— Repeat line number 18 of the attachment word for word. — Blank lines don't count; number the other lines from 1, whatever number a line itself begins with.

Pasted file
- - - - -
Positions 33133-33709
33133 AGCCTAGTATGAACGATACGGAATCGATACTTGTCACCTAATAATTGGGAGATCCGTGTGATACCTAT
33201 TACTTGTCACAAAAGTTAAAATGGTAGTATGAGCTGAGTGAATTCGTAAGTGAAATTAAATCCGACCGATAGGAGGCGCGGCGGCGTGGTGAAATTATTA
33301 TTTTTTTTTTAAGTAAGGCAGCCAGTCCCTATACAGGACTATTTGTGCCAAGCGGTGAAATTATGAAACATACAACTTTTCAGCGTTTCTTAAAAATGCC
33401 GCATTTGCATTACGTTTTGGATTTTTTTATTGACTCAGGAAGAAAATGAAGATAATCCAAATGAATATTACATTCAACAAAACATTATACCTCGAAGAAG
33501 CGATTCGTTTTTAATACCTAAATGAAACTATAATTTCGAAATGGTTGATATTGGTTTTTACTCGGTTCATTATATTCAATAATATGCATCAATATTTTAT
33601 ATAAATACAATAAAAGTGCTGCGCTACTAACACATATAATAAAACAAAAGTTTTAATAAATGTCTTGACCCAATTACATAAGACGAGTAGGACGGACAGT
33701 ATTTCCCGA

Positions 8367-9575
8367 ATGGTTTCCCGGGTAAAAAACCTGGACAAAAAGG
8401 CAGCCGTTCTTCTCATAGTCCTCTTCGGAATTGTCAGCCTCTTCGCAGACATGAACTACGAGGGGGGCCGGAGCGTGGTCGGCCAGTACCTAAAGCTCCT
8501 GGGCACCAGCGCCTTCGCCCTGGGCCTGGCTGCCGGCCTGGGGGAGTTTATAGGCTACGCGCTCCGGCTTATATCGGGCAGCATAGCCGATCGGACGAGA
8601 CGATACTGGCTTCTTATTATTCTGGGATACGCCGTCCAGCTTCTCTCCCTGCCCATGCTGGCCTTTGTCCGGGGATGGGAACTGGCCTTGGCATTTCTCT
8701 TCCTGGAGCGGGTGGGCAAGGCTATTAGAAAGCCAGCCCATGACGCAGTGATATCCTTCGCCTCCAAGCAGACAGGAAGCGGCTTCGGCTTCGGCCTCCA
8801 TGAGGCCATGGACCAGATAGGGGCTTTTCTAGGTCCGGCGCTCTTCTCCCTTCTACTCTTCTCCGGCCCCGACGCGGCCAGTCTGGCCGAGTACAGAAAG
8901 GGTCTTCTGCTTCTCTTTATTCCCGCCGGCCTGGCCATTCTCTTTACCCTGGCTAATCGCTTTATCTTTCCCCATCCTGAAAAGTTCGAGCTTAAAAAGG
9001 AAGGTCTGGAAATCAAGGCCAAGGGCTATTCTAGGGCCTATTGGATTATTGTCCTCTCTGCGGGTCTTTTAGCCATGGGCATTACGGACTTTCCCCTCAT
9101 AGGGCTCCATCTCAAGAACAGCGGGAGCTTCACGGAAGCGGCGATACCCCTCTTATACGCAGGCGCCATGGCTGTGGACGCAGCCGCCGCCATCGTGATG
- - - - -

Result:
9101 AGGGCTCCATCTCAAGAACAGCGGGAGCTTCACGGAAGCGGCGATACCCCTCTTATACGCAGGCGCCATGGCTGTGGACGCAGCCGCCGCCATCGTGATG